A priest seeks reelection
HE WAS twice discouraged by the archbishop of Cebu not to seek public office. But for Fr. Oscar Banzon, there is life in politics.
In 2013, he defied his superior’s plea and ran as barangay captain in Kawit, Medellin town, 115 kilometers north of Cebu City. He won.
Last month, Banzon filed his Certificate of Candidacy (CoC) to seek another term, saying five years was not enough for him to accomplish all his programs and plans for Barangay Kawit.
Msgr. Joseph Tan, media liaison officer of the Archdiocese of Cebu, said Banzon shall remain suspended as priest and is prohibited from celebrating Mass as well as administering the sacraments such as marriage, baptism and confession.
Under Canon 285-3 of the Catholic Church, “clerics are forbidden to assume public offices which entail a participation in the exercise of civil power.”
“We, priests, have our own mission and that is to establish God’s kingdom (on earth). He (Banzon) has to give up something. In this case, he gave up priesthood for whatever reason. And as provided by Church rules, he has to be suspended,” Tan told Cebu Daily News.
An official of the archdiocese, who requested anonymity for lack of authority to speak on the matter, said Banzon may be on his way out as priest.
Cebu Archbishop Jose Palma could not be reached for a statement on Saturday. But in 2013, Palma suspended Banzon for violating the Canon Law when the priest filed his CoC.
Palma was dismayed by the priest’s decision and was displeased when Banzon openly admitted that he was in a relationship with a councilwoman in Kawit.
“As a general rule, it would be better for any priest who commits scandal to leave the priesthood especially if what he’s doing is of public knowledge,” the archbishop said in an earlier interview.
No plans to resign
But Banzon, interviewed by phone, said he has no plans to abandon priesthood just yet.
Asked when will he return to the active ministry, Banzon said, “Mobalik ko basta dili nako maibog og babaye (I will go back to priesthood if I would no longer be attracted to women).”
The 56-year-old priest clarified that he already ended his relationship with the councilwoman whom she met when he was assigned as Kawit’s parish priest from 1995 to 2001.
“But duna koy kafling-fling karon. Wala lang mi nagpuyo (But I have a girlfriend right now although we don’t live together),” he said.
Banzon said he didn’t inform Palma about his decision to seek reelection because he knew the prelate will not support his move.
“Like before, I knew (the) bishop would disagree with me. He won’t like these things, and I fully understand his sentiments,” he said.
“On my part, even if I’m no longer active in the priestly ministry, I know I’m doing a better job in reaching out to people and helping them as a barangay captain. Though not sacramental, I’m still able to help them out,” he added.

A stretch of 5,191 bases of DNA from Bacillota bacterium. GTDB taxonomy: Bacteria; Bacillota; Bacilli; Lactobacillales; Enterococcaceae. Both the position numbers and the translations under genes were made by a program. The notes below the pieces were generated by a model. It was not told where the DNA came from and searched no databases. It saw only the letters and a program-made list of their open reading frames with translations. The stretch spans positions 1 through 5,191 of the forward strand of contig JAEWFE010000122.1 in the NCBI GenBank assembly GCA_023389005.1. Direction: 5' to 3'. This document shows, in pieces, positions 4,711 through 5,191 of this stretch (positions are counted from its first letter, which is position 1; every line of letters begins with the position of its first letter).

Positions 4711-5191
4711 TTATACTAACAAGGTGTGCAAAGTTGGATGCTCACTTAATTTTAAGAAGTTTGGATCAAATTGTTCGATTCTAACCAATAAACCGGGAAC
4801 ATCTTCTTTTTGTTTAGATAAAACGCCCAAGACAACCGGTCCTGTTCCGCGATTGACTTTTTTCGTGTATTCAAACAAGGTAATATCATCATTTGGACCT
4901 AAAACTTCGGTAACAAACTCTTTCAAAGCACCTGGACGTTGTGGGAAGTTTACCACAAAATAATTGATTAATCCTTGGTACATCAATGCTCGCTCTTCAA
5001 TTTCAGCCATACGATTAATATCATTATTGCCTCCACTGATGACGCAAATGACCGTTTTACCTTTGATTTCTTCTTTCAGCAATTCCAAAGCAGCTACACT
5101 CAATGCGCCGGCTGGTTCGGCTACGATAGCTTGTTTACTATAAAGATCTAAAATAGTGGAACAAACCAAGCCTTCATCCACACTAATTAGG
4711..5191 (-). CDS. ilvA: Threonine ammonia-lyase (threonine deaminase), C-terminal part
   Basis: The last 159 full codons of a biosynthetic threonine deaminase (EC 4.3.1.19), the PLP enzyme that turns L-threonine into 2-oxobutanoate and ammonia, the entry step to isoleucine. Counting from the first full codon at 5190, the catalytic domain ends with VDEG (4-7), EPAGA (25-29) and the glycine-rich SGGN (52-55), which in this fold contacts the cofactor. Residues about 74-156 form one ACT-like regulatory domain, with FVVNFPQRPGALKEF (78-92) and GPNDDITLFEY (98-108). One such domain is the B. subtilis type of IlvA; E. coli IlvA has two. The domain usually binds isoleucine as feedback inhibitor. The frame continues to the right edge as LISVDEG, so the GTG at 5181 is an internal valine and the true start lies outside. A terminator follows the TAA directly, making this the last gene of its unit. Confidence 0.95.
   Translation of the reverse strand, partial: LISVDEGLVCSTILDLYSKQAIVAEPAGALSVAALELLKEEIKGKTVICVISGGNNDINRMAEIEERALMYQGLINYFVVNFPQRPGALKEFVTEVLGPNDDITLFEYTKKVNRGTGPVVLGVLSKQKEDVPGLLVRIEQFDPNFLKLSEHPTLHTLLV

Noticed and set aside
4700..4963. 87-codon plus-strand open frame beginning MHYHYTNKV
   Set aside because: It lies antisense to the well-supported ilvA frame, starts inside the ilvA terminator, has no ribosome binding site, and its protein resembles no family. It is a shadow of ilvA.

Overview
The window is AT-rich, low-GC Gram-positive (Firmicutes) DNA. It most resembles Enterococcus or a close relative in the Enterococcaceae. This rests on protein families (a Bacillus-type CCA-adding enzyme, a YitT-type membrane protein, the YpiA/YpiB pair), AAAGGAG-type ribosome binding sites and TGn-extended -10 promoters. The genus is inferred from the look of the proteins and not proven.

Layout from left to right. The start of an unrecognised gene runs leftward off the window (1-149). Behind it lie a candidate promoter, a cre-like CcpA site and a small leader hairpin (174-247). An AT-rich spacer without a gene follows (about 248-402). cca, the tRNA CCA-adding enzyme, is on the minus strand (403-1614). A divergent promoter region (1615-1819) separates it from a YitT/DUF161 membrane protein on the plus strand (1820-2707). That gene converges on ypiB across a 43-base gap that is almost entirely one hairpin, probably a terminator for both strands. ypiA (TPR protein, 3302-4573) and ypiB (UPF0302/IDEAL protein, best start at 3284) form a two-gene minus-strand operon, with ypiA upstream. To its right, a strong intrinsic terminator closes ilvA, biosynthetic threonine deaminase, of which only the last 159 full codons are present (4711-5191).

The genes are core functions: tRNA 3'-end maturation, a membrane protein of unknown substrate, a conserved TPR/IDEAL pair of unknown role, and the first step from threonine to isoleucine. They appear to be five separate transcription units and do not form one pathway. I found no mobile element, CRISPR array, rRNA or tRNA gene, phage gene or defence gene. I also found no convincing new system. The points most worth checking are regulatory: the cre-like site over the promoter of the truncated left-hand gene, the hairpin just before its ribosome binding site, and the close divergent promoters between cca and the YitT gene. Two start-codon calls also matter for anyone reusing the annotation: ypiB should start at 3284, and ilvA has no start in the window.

Banzon was optimistic that the people in Kawit, Medellin, will reelect him on Monday.
“I’m confident that I’ll make it,” he said.
With 15 sitios and 4,717 registered voters, Kawit is the biggest village in the sugarcane-producing town of Medellin.
Banzon is going up against Charito Areglado whom he defeated by 79 votes in the 2013 barangay elections, and another Kawit resident, Frances Sucro.
He said he wants to continue developing Kawit by constructing a maternity clinic, a livelihood center for women, a covered court, and a rural health center for his constituents and people from neighboring barangays.
“I also want to instill in the minds of my constituents not to settle for less, not to be satisfied with just eating three times a day. They need to consider the future so that their children can go to school, and when they get sick, they have money to support their needs,” he said.
A priest still
Although his functions as priest have been suspended, Banzon said he continues to say Mass in private as well as hears confession and administers the Sacrament of the Anointing of the Sick in cases of emergency.
“When no priests are available, and there are people on the verge of death, I’ll perform the sacraments for them. That’s all I can do for now,” he said.
“But if someone will ask me to celebrate Mass (in public), then I may. My celebration is still effective. It’s valid although it’s illicit because I am suspended,” he added.
Fr. Jonas Mejares, OSA, a canon lawyer and one of the judges of the Archdiocesan Tribunal, said there’s nothing wrong about wanting to serve people.
But he stressed that Banzon must only choose one path.
“You can’t serve two masters at the same time. You have to choose only one,” said Mejares, echoing a passage from the scripture.
Asked what legacy he wants to leave, Banzon said “I want to be remembered by the people first and foremost as a priest — someone who sacrificed the priesthood in order to answer the realities of our times and help people.”
Banzon said there were “realities of our times” that he could not address and there were people he could not help as an active priest but he could do as a barangay captain.
Ordained in 1991, Banzon was first assigned in Barangay Kawit from 1995 to 2001. He served in the parish of Casuntingan, Mandaue City in 2003, before he became the parish priest of the San Nicolas Parish in Cebu City.
Banzon stayed in San Diego, California for three years and returned in 2011 when Palma had just assumed as Cebu’s chief shepherd.
Priests seeking public office is not new in the Philippines.
In 2007, Fr. Ed Panlilio, a Kapampangan priest, was elected governor of Pampanga on a campaign of anti-corruption. He too was suspended from his priestly duties upon announcing his bid to seek a post in government.
Panlilio was unseated in 2010 by the Commission on Elections, which proclaimed Lilia Pineda the winner after a recount of votes. In May 2013, he ran again and lost.
In 2012, Fr. Leo Casas ran for governor in Masbate but was defeated by a huge margin.
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